The Hungarian conquest of the Carpathian Basin caused the fall of Great Moravia in the early 900s and the occupation of the lowlands of present-day Slovakia. The local population survived the Hungarian conquest. Although most Slovak historians believe that some noble families continued their landholding after the disintegration of Great Moravia, other historians are less certain.

The history of the wider region of Nitra in the X and XI centuries is also disputed. The region is thought to have formed a separate political unit - the so-called "Nitra appanage duchy" - until 1108. Historian Ján Steinhübel writes that "Nitra was an autonomous duchy, a clear political entity, which laid the territorial and historical foundation of Slovakia". According to a concurrent theory, the Nitra region was fully incorporated into the Kingdom of Hungary, although it was sometimes administered as part of the so-called ducatus or "duchy" - which encompassed one-third of the kingdom - by non-ruling members of the royal Árpád dynasty.

The remains of a IX-century fortress covering 12 hectares (30 acres), the age of which has not been determined, were unearthed in the center of Nitra. Beeby writes that the fortress belongs to the "Great Moravian period". According to Steinhübel, the fortress may have been named after the river Nitra, which flows below the hill upon which it stood. Archaeological research shows that a settlement inhabited by blacksmiths, goldsmiths and other artisans developed at the fortress. An extensive network of settlements emerged around it in the IX century.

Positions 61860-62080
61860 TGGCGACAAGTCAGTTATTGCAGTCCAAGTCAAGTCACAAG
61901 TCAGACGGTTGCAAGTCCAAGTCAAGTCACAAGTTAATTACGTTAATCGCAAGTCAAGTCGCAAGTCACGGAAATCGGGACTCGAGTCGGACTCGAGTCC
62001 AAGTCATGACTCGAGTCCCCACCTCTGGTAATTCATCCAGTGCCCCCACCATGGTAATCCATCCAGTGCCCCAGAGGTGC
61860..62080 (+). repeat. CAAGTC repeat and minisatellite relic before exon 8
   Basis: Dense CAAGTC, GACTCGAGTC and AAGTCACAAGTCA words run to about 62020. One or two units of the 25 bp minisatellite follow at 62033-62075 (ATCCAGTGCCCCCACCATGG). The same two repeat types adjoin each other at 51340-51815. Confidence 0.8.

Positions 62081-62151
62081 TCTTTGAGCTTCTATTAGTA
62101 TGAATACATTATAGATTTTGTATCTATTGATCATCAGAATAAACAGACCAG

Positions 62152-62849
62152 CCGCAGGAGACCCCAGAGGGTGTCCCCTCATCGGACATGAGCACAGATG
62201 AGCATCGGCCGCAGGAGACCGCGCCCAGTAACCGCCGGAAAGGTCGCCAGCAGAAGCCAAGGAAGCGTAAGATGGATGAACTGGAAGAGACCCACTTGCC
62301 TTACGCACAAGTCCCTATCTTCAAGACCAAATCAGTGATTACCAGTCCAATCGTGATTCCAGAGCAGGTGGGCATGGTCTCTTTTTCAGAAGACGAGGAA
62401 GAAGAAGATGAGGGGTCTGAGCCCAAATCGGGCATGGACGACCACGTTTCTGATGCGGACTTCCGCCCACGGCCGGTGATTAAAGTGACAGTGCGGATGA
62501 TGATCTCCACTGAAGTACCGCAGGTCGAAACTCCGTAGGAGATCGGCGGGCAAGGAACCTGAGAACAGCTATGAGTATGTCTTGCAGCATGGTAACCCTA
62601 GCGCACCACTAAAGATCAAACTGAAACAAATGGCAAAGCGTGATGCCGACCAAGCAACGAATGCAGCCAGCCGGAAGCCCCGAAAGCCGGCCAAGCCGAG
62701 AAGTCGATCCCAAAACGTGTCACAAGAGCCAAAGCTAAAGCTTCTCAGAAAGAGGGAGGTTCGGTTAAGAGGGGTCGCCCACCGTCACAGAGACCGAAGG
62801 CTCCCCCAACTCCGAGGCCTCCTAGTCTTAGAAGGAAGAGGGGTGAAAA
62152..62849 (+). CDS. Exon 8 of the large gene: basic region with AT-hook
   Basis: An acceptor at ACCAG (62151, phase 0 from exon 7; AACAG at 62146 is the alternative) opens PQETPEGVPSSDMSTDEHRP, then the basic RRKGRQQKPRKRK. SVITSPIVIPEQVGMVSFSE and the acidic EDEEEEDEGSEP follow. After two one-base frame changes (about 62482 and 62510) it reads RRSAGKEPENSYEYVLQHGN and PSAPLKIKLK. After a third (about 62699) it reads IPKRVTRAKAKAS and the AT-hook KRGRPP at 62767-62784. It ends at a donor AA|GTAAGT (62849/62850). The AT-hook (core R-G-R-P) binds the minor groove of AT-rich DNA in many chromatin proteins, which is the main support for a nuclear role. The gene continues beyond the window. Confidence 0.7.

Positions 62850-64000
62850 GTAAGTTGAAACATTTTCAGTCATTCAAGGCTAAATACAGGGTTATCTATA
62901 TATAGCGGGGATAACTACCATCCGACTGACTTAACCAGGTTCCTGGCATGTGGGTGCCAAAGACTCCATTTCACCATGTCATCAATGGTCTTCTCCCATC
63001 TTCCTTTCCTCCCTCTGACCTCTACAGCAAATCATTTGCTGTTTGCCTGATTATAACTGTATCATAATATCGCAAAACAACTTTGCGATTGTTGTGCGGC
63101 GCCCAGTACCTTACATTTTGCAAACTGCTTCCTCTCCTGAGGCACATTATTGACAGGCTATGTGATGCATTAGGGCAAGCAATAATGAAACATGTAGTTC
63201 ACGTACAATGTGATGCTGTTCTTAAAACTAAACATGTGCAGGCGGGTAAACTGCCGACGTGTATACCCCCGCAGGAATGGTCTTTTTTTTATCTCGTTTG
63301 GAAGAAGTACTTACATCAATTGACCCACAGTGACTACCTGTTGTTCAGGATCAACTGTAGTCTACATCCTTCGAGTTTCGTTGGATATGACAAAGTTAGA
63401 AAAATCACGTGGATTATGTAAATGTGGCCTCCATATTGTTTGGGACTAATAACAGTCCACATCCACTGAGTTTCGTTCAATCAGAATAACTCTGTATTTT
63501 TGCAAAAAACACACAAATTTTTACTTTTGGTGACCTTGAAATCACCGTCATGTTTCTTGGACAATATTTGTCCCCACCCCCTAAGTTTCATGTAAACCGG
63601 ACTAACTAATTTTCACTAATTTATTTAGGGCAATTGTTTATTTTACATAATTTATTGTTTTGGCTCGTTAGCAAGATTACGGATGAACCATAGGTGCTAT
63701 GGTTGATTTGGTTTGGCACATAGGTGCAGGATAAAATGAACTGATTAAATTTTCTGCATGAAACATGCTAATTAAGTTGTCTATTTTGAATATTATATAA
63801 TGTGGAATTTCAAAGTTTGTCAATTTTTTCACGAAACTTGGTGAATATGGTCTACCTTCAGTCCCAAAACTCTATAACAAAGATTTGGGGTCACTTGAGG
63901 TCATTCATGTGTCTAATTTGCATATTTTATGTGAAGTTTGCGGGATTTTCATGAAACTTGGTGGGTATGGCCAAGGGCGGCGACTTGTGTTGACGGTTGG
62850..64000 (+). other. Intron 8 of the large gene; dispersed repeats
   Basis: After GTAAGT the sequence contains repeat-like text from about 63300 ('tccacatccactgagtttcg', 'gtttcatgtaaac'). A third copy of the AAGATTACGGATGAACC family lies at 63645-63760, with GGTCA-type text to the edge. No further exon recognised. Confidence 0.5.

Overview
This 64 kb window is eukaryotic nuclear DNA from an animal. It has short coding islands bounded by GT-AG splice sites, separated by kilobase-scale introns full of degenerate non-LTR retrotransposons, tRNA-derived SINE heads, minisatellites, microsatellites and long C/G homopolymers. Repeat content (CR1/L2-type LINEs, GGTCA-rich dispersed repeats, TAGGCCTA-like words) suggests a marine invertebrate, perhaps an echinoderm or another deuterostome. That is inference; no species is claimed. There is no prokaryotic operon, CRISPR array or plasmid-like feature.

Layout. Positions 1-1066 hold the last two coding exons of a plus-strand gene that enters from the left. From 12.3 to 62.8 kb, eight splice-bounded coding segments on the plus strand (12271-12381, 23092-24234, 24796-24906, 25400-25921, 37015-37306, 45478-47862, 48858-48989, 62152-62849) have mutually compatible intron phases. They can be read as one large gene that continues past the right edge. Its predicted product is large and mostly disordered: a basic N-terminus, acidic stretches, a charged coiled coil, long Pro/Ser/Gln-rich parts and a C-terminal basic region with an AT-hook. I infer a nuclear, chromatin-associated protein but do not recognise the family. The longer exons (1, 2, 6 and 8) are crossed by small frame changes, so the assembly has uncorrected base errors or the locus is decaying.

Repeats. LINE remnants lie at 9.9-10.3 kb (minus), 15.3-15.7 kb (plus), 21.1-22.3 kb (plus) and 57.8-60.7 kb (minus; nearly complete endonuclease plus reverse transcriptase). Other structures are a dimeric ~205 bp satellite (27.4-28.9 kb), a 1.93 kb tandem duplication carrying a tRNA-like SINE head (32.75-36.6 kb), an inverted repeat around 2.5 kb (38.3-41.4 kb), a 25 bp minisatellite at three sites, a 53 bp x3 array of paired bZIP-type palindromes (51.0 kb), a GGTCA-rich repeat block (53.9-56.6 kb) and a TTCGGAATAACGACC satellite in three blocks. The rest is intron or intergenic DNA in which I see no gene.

The main source of information about the polity now known as the Principality of Nitra is the Conversion of the Bavarians and Carantanians, a document dated to approximately 870. The manuscripts state that "one Pribina", who had been "driven across the Danube by Mojmir, duke of the Moravians", fled to Radbod, Margrave of Pannonia (c. 833-856) in East Francia around 833. Radbod introduced him to King Louis the German, who ordered that Pribina should be "instructed in the faith and baptized". According to a sentence in three of the eleven extant manuscripts of the Conversion, Archbishop Adalram of Salzburg (r. 821-836) consecrated a church for Pribina "on his estate at a place over the Danube called Nitrava" at an unspecified date. Modern historians debate whether this sentence was part of the original text or was only a marginal note which was interpolated into the main text in the XII century.